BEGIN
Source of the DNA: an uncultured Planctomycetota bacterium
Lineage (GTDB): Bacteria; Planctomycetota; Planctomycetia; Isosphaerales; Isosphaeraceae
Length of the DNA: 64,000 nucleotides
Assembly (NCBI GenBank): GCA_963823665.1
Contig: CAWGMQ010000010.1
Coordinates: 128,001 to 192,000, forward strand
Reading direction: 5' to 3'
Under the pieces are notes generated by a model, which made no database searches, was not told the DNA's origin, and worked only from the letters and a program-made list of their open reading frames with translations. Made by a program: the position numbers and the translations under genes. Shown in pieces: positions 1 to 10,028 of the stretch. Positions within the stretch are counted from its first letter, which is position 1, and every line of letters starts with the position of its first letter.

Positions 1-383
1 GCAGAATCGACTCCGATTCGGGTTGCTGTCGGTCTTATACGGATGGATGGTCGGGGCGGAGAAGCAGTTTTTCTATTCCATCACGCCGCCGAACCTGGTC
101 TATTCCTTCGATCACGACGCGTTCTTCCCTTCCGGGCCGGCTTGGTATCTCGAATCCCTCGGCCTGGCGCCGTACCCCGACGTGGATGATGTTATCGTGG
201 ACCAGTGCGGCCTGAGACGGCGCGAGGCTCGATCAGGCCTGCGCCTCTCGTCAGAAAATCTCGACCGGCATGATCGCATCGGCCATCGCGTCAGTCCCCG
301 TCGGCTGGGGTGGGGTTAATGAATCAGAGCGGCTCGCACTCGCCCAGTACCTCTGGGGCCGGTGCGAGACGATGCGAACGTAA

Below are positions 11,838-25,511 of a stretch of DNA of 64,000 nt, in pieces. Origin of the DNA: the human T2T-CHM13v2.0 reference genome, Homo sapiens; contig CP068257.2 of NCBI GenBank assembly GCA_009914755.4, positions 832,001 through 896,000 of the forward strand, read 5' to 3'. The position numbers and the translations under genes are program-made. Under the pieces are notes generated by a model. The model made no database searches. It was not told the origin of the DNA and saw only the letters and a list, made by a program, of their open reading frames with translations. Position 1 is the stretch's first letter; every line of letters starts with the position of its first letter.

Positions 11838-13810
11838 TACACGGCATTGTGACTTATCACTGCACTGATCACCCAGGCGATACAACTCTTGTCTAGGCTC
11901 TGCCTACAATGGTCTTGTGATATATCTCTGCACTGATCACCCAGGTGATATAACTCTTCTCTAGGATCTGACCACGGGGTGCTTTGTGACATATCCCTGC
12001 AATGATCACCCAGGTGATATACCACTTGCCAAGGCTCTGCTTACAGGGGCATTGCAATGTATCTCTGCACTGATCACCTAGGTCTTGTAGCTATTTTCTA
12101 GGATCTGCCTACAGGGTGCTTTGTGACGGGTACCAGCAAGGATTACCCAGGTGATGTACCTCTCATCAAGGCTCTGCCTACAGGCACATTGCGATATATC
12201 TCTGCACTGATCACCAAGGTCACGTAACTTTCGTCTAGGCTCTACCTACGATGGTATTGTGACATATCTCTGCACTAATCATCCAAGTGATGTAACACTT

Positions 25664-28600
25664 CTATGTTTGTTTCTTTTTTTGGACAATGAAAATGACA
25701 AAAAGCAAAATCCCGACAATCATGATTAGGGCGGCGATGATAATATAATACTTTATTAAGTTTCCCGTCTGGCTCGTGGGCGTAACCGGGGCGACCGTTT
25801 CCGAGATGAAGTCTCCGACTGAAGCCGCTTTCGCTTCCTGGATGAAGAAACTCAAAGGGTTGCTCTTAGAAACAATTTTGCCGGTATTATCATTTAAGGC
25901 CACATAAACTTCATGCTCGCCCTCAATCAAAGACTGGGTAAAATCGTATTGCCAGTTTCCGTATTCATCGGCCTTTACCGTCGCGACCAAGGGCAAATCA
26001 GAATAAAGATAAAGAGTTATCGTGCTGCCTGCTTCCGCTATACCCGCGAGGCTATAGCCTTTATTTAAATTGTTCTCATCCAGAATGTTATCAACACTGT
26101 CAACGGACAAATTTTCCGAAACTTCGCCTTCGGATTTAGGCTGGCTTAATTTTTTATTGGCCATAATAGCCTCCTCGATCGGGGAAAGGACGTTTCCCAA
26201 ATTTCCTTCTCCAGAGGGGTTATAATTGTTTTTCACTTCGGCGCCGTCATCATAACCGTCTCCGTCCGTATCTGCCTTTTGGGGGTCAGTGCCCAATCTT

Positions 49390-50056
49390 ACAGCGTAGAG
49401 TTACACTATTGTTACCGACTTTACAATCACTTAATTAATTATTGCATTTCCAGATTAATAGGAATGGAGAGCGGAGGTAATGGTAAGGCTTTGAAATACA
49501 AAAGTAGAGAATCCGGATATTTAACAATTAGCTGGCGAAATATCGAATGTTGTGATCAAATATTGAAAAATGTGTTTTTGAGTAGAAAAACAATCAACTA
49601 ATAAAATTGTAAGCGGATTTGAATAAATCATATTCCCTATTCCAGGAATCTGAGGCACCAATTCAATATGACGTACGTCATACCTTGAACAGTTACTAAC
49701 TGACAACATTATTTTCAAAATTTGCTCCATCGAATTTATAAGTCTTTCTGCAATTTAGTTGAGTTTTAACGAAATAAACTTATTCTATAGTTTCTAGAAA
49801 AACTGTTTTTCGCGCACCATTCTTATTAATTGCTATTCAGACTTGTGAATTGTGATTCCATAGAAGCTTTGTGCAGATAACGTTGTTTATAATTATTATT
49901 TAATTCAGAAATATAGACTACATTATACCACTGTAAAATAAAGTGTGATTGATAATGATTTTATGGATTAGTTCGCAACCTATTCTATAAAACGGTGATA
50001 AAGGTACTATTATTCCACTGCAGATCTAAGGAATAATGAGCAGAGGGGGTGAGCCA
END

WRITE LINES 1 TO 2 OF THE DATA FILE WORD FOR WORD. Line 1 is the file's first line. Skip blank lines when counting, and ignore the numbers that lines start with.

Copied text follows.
Source of the DNA: an uncultured Planctomycetota bacterium
Lineage (GTDB): Bacteria; Planctomycetota; Planctomycetia; Isosphaerales; Isosphaeraceae